If you can't, don't fret - five minutes ago I wouldn't have been able to give you an answer either. Funny thing is, I was taking a break from doing work when I came across this on Twitter:
Obviously intrigued, I clicked on the link and was brought to the following page:
|The Beatles' Surprising Contribution to Brain Science|
As I read this story (filed appropriately under News in Science), I came to several realizations:
- Social media is the main (if not sole) reason why people procrastinate as much as they do.
- Said social media has the power to influence anybody, anywhere, at any time.
- It's amazing how fast you can learn something new.
- The Beatles' music is so influential that it surpasses any and every socially constructed standard.
- Ignoring your mother will get you far in life! (I should note that this is meant to be a joke, for those of you who are taking me too seriously - I love my mother, and only sometimes ignore her!)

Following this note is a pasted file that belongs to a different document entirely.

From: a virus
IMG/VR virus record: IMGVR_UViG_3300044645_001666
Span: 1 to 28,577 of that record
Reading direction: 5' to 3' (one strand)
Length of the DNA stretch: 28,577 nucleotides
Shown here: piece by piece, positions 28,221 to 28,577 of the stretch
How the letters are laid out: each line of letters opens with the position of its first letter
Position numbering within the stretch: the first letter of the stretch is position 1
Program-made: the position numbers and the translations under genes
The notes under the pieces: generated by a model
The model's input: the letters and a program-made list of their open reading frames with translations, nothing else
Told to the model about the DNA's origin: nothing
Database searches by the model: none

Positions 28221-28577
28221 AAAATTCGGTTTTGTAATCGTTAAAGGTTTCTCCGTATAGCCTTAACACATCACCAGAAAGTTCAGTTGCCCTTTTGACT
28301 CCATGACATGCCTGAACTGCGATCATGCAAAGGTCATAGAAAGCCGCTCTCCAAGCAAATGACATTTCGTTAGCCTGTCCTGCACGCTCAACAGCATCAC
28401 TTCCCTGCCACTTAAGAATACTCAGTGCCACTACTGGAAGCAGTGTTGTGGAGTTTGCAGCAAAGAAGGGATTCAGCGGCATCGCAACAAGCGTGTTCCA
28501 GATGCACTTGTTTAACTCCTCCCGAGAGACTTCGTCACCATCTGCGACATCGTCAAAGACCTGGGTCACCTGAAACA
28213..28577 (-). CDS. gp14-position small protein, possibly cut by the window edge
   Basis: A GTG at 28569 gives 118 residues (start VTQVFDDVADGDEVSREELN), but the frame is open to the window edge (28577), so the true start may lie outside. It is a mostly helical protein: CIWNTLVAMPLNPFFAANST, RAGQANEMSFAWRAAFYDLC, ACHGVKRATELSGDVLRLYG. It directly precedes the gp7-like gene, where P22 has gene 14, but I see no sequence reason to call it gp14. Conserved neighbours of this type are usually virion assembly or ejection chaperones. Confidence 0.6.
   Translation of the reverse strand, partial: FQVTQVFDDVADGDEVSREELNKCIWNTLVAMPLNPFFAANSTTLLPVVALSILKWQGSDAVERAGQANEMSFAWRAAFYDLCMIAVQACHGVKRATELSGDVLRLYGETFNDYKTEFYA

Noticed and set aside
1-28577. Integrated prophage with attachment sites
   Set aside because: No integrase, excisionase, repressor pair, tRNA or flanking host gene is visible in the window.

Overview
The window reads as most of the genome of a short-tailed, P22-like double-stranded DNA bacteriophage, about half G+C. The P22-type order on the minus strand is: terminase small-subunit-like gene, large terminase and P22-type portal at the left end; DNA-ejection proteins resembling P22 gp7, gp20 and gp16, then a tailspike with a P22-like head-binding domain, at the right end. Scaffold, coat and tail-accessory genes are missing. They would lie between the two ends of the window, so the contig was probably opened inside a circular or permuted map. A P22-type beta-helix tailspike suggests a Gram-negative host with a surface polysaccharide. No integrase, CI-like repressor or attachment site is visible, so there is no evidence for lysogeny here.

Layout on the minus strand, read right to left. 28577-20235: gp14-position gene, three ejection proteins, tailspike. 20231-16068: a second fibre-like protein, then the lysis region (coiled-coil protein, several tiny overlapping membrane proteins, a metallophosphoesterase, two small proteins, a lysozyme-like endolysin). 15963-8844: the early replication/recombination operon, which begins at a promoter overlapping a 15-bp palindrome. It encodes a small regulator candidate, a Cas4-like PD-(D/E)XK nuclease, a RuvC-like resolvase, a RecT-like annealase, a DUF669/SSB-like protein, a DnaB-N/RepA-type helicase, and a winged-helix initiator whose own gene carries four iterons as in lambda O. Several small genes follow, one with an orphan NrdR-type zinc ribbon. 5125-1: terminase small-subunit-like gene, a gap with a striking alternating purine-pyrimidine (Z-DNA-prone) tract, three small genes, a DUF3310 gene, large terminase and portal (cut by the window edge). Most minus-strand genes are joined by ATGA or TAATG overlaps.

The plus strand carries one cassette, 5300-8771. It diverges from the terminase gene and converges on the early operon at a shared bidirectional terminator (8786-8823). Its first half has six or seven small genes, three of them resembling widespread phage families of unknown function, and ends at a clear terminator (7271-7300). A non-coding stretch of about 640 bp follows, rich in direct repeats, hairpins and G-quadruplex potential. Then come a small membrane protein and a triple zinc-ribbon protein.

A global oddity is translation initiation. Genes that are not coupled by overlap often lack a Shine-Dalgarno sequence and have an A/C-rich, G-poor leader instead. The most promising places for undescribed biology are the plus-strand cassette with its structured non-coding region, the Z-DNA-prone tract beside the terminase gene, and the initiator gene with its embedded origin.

- Most importantly, that hearing new music activates motor areas - that's right, not areas involved in hearing, but motor areas!
Before dwelling on this last point a little more, I'd like to write a quick recap on what exactly these researchers did. Josef Rauschecker and graduate student Brannon Green from Georgetown University devised an experiment in which participants listened to atonal music (generated by a computer) while in the scanner. Participants first heard a single musical phrase made up of several notes, after which they heard the same phrase of notes but this time, with a new phrase added on at the end. This pattern continued until the entire musical sequence was played in full. You can imagine, then, that at the end of the sequence, the first musical phrase would have been played many times over while the last phrase of the sequence would have only been played once. The purpose of the study? To see precisely what was happening as the brain learned a new musical sequence, of course!